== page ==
Sexualised drug use: the national picture
PHE ePoster Library. Tanner C. 09/12/17; 186498; 64
Claire Tanner
Claire Tanner
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Abstract
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Abstract BackgroundSexualised drug use refers to the use of drugs in a sexual context. This includes 'chemsex', the planned use of drugs as part of sex, more commonly reported among men who have sex with men (MSM). Here we synthesise available evidence and outline Public Health England's (PHE) actions to understand the local impact of sexualised drug use and to guide interventions. MethodsWe conducted a systematic literature review of evidence published in peer-reviewed journals up to May 2017, a review of PHE's national sexual health and drug monitoring surveillance data, and a rapid review of available 'chemsex' services in England. Results Prevalence estimates for sexualised drug use or 'chemsex' in England vary between 4.9% among MSM attending GUM clinics, 54% among high risk MSM and 29% among HIV-positive MSM. There's currently no standardised definition or recall period for sexualised drug use and 'chemsex'. Little event-level data is available. Although 'chemsex' is most commonly reported among HIV-positive MSM and MSM in urban areas, it also occurs in non-urban conurbations. 'Chemsex' is associated with a range of health harms, including increased risk of sexually transmitted infections, though causal pathways are poorly understood. Services and interventions vary geographically with more bespoke services in urban areas. ConclusionSexualised drug use including 'chemsex', its associated health harms, and optimal interventions remain poorly understood. PHE has established a cross-agency working group to strengthen data collection, disseminate information, work collaboratively with partners, and produce resources to guide commissioning decisions.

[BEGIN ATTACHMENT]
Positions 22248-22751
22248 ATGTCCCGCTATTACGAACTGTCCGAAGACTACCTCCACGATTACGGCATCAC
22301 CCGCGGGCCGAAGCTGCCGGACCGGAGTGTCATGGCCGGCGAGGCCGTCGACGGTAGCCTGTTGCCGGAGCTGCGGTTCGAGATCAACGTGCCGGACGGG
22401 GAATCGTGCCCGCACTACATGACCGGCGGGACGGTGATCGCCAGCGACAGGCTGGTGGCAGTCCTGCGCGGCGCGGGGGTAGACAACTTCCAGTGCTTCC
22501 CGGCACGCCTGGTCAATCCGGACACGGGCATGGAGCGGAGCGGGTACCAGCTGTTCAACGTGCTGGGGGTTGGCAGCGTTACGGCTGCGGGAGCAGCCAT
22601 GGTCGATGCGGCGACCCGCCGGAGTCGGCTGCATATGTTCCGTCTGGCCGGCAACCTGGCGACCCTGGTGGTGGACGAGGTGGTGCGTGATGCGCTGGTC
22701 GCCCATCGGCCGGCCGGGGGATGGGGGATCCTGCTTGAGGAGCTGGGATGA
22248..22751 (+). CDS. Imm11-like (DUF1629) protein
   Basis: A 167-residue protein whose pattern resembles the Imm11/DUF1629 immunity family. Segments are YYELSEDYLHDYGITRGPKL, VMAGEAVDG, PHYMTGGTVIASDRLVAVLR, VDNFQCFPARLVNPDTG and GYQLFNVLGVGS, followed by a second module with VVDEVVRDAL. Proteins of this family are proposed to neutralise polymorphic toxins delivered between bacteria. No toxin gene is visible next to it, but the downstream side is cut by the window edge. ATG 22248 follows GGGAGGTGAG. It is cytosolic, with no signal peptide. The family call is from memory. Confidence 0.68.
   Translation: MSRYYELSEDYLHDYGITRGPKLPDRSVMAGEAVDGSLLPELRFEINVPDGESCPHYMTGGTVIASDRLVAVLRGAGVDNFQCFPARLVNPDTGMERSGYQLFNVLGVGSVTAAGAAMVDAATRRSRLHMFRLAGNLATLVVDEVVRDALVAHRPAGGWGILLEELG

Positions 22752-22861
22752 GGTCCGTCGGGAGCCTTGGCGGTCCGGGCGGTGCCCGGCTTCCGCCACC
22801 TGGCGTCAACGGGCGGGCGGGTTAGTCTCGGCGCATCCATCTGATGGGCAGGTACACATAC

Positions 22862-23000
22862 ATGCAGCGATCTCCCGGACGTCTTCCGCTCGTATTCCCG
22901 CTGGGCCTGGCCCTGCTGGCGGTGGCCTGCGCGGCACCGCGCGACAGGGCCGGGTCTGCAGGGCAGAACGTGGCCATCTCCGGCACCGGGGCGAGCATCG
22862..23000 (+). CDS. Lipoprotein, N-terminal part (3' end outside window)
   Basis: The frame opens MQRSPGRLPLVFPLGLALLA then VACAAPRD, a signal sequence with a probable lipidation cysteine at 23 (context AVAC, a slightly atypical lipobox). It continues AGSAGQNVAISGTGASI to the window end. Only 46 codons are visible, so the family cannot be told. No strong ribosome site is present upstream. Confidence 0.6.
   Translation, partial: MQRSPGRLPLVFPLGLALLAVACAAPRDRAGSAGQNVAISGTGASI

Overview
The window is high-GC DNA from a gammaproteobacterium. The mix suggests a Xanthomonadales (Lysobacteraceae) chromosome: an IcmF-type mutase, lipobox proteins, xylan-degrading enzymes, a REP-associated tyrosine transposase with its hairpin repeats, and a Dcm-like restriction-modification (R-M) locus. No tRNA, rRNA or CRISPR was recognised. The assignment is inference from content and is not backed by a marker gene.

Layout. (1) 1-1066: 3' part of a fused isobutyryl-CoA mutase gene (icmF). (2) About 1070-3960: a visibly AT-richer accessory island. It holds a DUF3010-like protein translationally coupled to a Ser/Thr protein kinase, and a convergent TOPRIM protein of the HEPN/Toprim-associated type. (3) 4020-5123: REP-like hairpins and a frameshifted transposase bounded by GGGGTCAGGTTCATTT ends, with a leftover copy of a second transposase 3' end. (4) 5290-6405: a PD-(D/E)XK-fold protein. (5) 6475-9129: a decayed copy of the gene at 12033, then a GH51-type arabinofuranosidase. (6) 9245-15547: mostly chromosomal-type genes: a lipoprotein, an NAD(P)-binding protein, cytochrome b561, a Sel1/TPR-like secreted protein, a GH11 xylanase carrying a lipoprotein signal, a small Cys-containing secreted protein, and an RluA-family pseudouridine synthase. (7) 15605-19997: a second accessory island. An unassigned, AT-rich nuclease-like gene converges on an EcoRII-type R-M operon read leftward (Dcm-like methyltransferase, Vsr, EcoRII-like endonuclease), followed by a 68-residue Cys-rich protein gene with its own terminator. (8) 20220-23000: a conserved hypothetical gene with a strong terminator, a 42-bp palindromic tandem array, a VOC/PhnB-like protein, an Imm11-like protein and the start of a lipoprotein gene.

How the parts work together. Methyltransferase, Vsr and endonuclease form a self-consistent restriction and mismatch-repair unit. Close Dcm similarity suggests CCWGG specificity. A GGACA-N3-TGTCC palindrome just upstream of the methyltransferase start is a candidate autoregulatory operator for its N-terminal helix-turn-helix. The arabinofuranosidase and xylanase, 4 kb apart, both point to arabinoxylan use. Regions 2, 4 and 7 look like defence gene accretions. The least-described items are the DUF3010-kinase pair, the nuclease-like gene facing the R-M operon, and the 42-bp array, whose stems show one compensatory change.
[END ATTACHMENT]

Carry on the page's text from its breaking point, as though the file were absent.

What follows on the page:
Abstract BackgroundSexualised drug use refers to the use of drugs in a sexual context. This includes 'chemsex', the planned use of drugs as part of sex, more commonly reported among men who have sex with men (MSM). Here we synthesise available evidence and outline Public Health England's (PHE) actions to understand the local impact of sexualised drug use and to guide interventions. MethodsWe conducted a systematic literature review of evidence published in peer-reviewed journals up to May 2017, a review of PHE's national sexual health and drug monitoring surveillance data, and a rapid review of available 'chemsex' services in England. Results Prevalence estimates for sexualised drug use or 'chemsex' in England vary between 4.9% among MSM attending GUM clinics, 54% among high risk MSM and 29% among HIV-positive MSM. There's currently no standardised definition or recall period for sexualised drug use and 'chemsex'. Little event-level data is available. Although 'chemsex' is most commonly reported among HIV-positive MSM and MSM in urban areas, it also occurs in non-urban conurbations. 'Chemsex' is associated with a range of health harms, including increased risk of sexually transmitted infections, though causal pathways are poorly understood. Services and interventions vary geographically with more bespoke services in urban areas. ConclusionSexualised drug use including 'chemsex', its associated health harms, and optimal interventions remain poorly understood. PHE has established a cross-agency working group to strengthen data collection, disseminate information, work collaboratively with partners, and produce resources to guide commissioning decisions.
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